Government Overplays Hand in Seizure of Suffragette Tax Resister’s Goods

The Vote

From the issue of The Vote:

Is It Illegal Distraint?

Goods were seized from Mrs. Tollemache, of Batheaston Villa, Bath, for refusal to pay Property Tax and Inhabited House duty. The tax collector threatened to put a man in possession for five days, but this was quite easily circumvented by acting on the instructions of the League, and the goods were then promptly removed to the White Hart Hotel, where they will be sold by public auction .

For a tax amounting to £15, goods were seized far exceeding in value the required sum, and it is therefore hoped that this will afford an opportunity to sue for illegal distraint.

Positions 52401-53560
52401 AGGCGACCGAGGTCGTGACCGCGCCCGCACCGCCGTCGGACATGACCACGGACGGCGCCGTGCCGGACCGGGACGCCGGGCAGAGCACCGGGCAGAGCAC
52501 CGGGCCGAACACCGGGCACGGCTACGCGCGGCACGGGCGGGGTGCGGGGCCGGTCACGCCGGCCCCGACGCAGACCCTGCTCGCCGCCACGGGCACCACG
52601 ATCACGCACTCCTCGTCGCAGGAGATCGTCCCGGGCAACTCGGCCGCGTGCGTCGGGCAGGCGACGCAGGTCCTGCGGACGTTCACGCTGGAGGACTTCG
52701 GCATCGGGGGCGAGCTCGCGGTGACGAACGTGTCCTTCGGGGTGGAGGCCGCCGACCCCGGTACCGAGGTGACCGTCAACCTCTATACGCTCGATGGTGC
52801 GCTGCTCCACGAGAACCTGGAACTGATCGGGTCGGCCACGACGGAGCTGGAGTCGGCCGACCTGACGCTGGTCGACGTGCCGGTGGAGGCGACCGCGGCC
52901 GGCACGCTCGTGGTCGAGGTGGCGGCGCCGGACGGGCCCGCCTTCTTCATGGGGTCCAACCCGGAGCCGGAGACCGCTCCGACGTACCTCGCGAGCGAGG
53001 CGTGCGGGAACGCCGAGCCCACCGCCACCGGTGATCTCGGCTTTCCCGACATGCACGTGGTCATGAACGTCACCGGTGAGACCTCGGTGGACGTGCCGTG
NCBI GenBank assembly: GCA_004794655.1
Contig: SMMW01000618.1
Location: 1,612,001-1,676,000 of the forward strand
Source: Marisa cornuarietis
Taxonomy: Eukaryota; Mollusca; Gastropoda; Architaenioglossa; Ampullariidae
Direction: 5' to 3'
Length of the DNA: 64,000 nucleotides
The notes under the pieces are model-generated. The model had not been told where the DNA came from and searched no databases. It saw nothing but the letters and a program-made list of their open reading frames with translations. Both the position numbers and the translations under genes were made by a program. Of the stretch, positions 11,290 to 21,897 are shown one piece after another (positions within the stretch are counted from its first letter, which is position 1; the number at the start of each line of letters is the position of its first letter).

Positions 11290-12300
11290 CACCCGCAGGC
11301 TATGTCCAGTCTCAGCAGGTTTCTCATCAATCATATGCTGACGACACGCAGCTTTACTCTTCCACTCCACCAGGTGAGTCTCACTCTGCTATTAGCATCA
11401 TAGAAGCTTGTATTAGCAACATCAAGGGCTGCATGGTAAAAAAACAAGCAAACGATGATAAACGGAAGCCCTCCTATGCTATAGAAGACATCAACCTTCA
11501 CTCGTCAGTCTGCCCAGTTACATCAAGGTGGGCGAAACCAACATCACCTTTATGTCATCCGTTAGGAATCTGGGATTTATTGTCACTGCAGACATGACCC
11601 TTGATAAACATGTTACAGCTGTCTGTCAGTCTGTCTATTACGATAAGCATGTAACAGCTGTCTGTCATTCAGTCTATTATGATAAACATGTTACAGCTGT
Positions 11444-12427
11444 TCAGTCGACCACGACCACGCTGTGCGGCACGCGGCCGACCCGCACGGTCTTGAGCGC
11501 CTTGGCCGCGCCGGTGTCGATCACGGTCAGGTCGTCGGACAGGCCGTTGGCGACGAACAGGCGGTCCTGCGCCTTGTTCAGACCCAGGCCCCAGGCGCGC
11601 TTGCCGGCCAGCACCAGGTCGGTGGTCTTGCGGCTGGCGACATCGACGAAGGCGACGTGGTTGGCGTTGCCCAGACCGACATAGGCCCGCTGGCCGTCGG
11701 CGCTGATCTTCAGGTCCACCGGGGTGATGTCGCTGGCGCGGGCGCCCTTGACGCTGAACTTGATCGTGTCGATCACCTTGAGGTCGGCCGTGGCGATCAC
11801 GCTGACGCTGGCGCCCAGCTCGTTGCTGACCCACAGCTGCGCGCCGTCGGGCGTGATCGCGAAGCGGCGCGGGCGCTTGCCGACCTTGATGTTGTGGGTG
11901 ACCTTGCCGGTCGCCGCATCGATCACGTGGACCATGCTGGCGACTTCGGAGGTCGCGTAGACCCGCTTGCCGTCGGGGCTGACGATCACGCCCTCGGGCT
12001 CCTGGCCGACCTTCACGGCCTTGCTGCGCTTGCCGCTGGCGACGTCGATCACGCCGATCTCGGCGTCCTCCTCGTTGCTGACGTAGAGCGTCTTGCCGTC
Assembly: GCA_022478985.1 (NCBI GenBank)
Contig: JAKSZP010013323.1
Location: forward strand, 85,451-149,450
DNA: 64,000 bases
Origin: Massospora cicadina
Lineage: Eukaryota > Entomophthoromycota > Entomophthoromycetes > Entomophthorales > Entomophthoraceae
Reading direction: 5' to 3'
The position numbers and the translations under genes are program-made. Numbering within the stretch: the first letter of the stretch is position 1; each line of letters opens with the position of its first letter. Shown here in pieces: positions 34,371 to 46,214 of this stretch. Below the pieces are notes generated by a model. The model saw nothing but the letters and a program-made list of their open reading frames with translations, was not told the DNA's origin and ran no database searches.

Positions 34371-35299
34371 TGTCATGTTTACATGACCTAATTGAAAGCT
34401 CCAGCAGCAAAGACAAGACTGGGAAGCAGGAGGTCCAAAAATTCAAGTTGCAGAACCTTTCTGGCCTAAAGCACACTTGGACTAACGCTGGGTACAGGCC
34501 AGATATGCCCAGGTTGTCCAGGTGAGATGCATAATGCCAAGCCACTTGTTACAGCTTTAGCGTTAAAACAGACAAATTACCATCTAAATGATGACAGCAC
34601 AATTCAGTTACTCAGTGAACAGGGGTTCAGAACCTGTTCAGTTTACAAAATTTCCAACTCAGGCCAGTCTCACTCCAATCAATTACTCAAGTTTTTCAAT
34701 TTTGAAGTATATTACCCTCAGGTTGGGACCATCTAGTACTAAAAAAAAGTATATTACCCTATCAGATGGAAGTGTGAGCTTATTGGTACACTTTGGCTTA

Also in that issue, the National Executive Committee of the Women’s Freedom League stated “the reasons which have led them to refrain from militant action at this juncture.” Leading up to their explanation, they reminded readers, among other things, that the W.F.L. “was the first Suffrage society to make tax resistance a part of its official programme.”

Another article covered an “At Home” meeting at which “Miss [Nina] Boyle gave a graphic account of the St. Rollox Division by-election at Glasgow, and of the spirited tax resistance protest by Miss [Janet Legate] Bunten, whose fine was paid without her consent.”

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